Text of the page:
Across The Margin : The Podcast — The Black Angels with Maria Smilios

Across The Margin: The Podcast recounts the untold story of the nurses who helped cure tuberculosis with the author of The Black Angels, Maria Smilios…

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This episode of Across The Margin: The Podcast presents an interview with Maria Smilios, a New York City native who has a Master of Arts in religion and literature from Boston University, where she was a Luce Scholar and a Presidential Scholar. Smilios spent five years at Springer Science & Business Media as development editor in the biomedical sciences, and has written for The Guardian, American Nurse, The Forward, Narratively, The Rumpus, and DAME Magazine. Her book, The Black Angels — the focus of this episode — tells the untold story of the nurses who helped cure tuberculosis.

Nearly a century before the COVID-19 pandemic upended life as we know it, a devastating tuberculosis epidemic was ravaging hospitals across the country. In those dark, pre-antibiotic days, the disease claimed the lives of 1 in 7 Americans. In the United States alone, it killed over 5.6 million people in the first half of the twentieth century. Nowhere was TB more rampant than in New York City, where it spread like wildfire through the tenements, decimating the city’s poorest residents and communities of color. The city’s hospital system was already overwhelmed when, in 1929, the white nurses at Staten Island’s Sea View Hospital began quitting en masse. Pushed to the brink of a major labor crisis and fearing a public health catastrophe, city health officials made a call for Black female nurses seeking to work on the frontlines, promising them good pay, education, housing, and employment free from the constraints of Jim Crow.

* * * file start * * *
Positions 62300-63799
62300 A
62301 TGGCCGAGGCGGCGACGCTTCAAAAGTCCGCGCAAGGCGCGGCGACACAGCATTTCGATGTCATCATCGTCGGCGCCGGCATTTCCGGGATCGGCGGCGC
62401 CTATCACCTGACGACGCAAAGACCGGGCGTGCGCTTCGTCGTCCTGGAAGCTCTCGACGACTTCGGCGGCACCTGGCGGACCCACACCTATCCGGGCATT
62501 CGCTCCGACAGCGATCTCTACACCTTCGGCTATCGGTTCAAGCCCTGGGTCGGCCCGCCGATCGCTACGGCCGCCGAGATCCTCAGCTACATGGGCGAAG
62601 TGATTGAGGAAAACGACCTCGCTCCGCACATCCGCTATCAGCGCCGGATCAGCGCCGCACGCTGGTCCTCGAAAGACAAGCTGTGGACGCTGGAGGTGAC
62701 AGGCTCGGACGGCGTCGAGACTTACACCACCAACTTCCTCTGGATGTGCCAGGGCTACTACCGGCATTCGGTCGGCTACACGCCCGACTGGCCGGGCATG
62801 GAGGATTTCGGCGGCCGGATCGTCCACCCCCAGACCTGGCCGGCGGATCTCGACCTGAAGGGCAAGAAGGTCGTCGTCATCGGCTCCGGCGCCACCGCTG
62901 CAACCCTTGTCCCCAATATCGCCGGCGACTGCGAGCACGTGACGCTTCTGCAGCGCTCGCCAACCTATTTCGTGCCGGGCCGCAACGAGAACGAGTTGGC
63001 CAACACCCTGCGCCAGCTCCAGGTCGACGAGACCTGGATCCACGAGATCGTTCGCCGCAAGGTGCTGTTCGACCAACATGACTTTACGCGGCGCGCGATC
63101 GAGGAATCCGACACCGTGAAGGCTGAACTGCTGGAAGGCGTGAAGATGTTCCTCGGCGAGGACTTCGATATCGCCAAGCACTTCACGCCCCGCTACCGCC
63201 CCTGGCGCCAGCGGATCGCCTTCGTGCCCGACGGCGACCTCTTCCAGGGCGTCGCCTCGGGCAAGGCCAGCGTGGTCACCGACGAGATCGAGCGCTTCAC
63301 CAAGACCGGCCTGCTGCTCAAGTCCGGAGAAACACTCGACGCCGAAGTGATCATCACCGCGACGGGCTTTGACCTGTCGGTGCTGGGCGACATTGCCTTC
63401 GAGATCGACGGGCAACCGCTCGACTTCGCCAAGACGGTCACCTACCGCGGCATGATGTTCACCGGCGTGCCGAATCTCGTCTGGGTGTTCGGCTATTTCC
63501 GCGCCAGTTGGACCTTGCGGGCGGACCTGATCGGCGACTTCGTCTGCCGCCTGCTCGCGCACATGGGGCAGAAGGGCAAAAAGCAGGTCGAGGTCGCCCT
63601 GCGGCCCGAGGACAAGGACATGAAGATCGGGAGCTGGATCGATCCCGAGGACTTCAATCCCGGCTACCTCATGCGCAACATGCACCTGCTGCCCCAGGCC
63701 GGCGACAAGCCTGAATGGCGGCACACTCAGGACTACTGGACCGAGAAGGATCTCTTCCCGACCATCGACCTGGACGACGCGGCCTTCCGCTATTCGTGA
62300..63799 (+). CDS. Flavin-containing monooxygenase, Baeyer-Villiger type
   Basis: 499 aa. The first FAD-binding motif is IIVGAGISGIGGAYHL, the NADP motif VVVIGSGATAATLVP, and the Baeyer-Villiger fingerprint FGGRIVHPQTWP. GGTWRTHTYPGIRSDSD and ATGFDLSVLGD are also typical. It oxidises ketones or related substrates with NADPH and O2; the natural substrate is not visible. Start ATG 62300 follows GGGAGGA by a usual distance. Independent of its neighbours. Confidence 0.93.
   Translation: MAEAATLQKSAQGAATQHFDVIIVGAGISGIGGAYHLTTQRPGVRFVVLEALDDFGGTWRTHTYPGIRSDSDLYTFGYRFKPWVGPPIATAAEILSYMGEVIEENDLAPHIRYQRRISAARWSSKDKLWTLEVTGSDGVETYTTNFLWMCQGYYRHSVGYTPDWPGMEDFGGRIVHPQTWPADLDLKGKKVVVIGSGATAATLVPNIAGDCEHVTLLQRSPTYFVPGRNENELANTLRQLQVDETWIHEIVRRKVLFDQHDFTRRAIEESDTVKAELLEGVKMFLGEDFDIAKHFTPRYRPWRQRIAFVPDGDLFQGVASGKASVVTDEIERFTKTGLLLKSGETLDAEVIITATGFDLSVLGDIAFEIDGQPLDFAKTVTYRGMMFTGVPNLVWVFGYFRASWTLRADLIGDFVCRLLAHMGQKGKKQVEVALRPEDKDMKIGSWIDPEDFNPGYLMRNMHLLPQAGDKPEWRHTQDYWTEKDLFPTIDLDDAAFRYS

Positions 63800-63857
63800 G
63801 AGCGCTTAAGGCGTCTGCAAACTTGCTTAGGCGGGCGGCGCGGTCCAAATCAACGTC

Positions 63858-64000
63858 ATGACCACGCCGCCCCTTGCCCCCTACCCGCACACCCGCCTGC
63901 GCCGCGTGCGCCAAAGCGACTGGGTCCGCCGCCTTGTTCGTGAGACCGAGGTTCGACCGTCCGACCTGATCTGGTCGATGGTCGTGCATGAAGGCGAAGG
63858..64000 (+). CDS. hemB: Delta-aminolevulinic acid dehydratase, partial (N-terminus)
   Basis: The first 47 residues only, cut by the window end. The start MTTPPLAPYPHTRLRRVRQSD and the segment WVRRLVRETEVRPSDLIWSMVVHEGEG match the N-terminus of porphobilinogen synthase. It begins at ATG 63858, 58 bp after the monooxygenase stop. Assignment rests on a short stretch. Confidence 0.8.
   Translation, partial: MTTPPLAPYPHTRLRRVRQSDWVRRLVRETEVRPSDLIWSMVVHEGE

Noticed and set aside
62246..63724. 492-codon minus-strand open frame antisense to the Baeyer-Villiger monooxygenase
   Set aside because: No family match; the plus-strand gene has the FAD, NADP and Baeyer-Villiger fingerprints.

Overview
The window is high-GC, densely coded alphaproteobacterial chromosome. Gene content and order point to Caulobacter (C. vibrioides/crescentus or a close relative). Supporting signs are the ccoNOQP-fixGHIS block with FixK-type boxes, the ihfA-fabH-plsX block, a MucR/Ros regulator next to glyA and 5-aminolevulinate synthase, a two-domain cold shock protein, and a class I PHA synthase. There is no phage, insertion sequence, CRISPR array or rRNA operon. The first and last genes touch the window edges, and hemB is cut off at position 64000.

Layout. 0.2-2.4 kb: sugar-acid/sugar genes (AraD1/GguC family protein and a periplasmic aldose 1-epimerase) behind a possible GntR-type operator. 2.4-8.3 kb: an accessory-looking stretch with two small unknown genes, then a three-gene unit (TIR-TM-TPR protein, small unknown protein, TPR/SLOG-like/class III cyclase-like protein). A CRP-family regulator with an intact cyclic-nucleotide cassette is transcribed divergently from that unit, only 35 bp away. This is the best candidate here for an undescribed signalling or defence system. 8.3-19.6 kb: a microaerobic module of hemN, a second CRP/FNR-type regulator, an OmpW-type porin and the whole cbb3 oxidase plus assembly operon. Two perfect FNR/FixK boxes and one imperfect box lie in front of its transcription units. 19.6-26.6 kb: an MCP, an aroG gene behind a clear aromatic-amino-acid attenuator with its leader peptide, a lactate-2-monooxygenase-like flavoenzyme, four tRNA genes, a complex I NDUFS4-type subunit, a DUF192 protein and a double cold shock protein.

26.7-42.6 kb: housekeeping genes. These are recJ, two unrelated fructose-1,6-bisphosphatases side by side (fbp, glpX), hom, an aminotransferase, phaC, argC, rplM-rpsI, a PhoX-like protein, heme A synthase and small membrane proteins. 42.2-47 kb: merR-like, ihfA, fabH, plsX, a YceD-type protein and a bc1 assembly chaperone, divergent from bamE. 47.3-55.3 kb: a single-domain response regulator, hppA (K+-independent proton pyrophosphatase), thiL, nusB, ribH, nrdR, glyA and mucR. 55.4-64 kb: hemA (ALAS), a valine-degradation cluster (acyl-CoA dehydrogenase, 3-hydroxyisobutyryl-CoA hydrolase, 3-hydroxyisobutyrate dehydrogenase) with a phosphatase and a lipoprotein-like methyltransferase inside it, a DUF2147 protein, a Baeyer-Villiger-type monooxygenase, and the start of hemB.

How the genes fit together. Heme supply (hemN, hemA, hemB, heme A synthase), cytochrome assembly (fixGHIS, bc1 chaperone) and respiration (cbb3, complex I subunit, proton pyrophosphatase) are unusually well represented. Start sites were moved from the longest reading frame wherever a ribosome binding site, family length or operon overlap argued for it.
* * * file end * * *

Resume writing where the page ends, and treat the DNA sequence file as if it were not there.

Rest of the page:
Spanning the Great Depression and moving through World War II and beyond, The Black Angels puts these women back at the center of this riveting story by spotlighting the twenty-plus years they spent battling the disease at Sea View. Using first-hand interviews and never-before-accessed archives, Smilios details how they labored under inconceivable conditions, putting in 14-hour days caring for people who lay waiting to die or, worse, become “guinea pigs” to test experimental (and often deadly) drugs at a facility that was understaffed, unregulated, and marred by rampant racism. Their narrative is interspersed with the parallel story of the tuberculosis cure, a miracle of public health policy that couldn’t have happened without the work of the nurses at Sea View.

In this episode host Michael Shields and Maria Smilios explore just how terribly tuberculous was riddling the United States (and particularly New York City) and the birth of the Sea View treatment center in Staten Island where a cure was eventually brought into being. They celebrate the Black Angels, Black nurses who worked at the hospital who answered a call to help, and eventually changed the world. They discuss how racial discrimination affected the nurses, both in the deep South also upon their landing in New York. They also discuss the drug trials that led to the cure, the patent wars that followed, and so much more.

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